This includes subbing in "1"s for "i"s, but also riffs on the AOL chatroom trope of suffixing a username with "4u".
Although 53 percent of usernames in Herring's survey included a number, very few of the numbers seemed to have personal meaning.
Based on these tags, she was able to draw a few conclusions about usernames, how men and women differ in choosing them, and how choosing usernames has changed since the advent of the Internet.
Because it draws on a smallish sample size, the study is neither comprehensive nor definitive.
I was curious about whether my tendency to critique usernames more harshly than photos was universal, and decided to speak with a linguist about whether or not the language of our online dating avatars says something about who we are.
"Most numbers seemed to have been included to differentiate the username from other similar usernames in the system," Herring said.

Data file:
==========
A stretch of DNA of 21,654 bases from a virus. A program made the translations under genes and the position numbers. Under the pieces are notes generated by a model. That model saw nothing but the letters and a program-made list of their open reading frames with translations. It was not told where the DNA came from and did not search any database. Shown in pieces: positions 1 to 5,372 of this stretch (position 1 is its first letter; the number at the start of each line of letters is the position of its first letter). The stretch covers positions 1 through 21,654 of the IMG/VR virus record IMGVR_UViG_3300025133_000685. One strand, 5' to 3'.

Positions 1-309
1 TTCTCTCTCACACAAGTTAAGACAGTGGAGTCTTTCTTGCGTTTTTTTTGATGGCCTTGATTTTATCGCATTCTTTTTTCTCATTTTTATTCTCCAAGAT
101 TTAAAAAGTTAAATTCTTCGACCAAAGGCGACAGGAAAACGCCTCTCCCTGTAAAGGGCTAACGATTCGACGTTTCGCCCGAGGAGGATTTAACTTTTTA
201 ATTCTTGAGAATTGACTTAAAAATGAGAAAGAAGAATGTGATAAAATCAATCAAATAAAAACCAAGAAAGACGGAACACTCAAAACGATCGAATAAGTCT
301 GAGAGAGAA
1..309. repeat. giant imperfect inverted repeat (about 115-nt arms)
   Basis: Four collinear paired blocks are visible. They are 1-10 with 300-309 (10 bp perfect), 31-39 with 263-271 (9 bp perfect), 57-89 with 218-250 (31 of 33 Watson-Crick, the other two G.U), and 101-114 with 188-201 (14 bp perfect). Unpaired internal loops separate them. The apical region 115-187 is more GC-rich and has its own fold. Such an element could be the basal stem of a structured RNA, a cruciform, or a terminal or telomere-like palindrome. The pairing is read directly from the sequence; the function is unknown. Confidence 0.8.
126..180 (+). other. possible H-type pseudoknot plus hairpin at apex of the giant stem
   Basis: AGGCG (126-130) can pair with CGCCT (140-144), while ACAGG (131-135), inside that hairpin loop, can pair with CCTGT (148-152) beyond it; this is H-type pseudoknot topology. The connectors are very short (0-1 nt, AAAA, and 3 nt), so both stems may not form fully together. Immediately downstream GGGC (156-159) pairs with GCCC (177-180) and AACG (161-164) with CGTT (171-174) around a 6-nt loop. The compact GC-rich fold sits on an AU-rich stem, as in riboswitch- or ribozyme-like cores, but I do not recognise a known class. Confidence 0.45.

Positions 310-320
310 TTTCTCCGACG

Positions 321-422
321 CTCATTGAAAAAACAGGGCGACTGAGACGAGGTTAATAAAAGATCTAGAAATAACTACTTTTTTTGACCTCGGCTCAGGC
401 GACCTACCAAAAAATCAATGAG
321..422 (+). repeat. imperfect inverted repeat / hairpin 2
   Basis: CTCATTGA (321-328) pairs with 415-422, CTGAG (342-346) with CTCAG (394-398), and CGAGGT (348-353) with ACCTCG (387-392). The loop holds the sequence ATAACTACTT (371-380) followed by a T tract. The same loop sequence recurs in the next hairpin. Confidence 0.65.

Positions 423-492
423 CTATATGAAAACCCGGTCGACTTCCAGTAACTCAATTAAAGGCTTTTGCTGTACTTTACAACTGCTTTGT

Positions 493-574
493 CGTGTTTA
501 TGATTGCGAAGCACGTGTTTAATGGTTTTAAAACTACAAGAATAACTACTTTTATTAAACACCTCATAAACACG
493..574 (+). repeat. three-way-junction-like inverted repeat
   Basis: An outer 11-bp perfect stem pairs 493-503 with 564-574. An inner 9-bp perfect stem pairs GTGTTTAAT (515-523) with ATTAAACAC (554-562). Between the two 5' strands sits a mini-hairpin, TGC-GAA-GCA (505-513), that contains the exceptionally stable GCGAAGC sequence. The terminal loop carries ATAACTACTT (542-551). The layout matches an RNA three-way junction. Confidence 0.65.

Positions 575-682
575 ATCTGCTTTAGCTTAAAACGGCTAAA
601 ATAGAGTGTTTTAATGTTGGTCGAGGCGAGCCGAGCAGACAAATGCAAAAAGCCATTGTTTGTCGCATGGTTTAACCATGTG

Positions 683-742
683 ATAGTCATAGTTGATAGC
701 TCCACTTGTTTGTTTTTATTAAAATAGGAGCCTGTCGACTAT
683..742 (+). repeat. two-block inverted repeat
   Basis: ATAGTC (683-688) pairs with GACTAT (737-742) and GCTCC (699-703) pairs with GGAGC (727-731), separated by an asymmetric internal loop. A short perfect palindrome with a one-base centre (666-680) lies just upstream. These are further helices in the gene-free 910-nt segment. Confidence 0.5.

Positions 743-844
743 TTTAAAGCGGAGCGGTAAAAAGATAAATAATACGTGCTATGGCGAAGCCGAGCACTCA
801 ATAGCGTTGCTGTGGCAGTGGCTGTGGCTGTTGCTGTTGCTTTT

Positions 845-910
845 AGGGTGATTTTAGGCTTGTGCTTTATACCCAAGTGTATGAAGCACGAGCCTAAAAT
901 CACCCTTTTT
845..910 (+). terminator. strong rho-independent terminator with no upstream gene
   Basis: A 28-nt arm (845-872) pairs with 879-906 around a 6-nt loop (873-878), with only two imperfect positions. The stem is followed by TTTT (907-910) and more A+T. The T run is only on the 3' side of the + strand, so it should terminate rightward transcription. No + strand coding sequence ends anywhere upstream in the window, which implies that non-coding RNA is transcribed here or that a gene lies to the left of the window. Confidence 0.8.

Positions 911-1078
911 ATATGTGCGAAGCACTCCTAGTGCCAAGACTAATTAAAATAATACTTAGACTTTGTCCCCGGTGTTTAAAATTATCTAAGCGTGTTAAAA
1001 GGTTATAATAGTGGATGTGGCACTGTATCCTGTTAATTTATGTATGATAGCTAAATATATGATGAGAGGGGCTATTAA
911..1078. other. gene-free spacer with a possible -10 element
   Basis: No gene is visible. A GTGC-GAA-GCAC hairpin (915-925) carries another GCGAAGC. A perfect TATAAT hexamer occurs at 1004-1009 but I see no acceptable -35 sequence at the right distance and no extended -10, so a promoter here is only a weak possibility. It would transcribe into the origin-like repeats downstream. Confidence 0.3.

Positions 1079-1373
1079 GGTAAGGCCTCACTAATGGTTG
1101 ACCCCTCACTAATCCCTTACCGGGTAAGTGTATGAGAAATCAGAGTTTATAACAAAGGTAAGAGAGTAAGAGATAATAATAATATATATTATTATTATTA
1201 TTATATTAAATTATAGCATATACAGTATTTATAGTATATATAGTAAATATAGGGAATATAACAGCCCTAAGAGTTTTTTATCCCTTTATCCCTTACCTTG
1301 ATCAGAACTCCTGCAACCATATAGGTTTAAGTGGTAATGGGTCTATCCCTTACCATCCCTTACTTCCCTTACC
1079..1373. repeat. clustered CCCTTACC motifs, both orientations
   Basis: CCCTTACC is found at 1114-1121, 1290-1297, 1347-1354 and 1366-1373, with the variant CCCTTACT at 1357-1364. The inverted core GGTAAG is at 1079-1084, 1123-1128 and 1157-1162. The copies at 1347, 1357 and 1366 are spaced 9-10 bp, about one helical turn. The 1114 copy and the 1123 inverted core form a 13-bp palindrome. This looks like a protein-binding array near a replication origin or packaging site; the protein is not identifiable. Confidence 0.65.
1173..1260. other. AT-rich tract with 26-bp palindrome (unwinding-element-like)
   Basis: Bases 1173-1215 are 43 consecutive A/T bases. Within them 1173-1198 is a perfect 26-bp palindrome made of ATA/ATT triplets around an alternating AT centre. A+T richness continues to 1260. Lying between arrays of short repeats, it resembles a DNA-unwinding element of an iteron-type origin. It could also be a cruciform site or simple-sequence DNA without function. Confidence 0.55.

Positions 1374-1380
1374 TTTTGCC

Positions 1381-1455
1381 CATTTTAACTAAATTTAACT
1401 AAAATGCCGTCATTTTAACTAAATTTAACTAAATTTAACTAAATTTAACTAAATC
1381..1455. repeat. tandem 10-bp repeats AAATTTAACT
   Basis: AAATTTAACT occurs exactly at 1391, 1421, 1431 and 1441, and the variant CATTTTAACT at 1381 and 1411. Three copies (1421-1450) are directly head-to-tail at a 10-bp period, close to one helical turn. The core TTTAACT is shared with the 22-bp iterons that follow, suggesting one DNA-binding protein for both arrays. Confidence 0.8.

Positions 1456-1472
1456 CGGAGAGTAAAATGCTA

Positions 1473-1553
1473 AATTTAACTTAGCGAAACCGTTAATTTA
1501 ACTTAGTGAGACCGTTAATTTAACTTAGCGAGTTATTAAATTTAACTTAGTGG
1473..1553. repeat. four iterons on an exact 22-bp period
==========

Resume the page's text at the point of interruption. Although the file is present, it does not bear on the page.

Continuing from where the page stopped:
Only five percent of usernames surveyed included geographic information, and zero percent included pop culture references such as band names.
“Moreover, the kinds of attributes they mention differ from those mentioned by men.” While "cuddly," "silly," "sweet," and "faithful" were all used in the women’s profiles she surveyed, men gravitated towards "sexy," "cool," "mellow," and "great." According to Herring's survey, usernames on OKCupid are an average of 10.5 characters.
She compared this with the number of characters in usernames from Internet Relay Chat logs she's saved from 1999 -- names on that site were an average of 6.6 characters.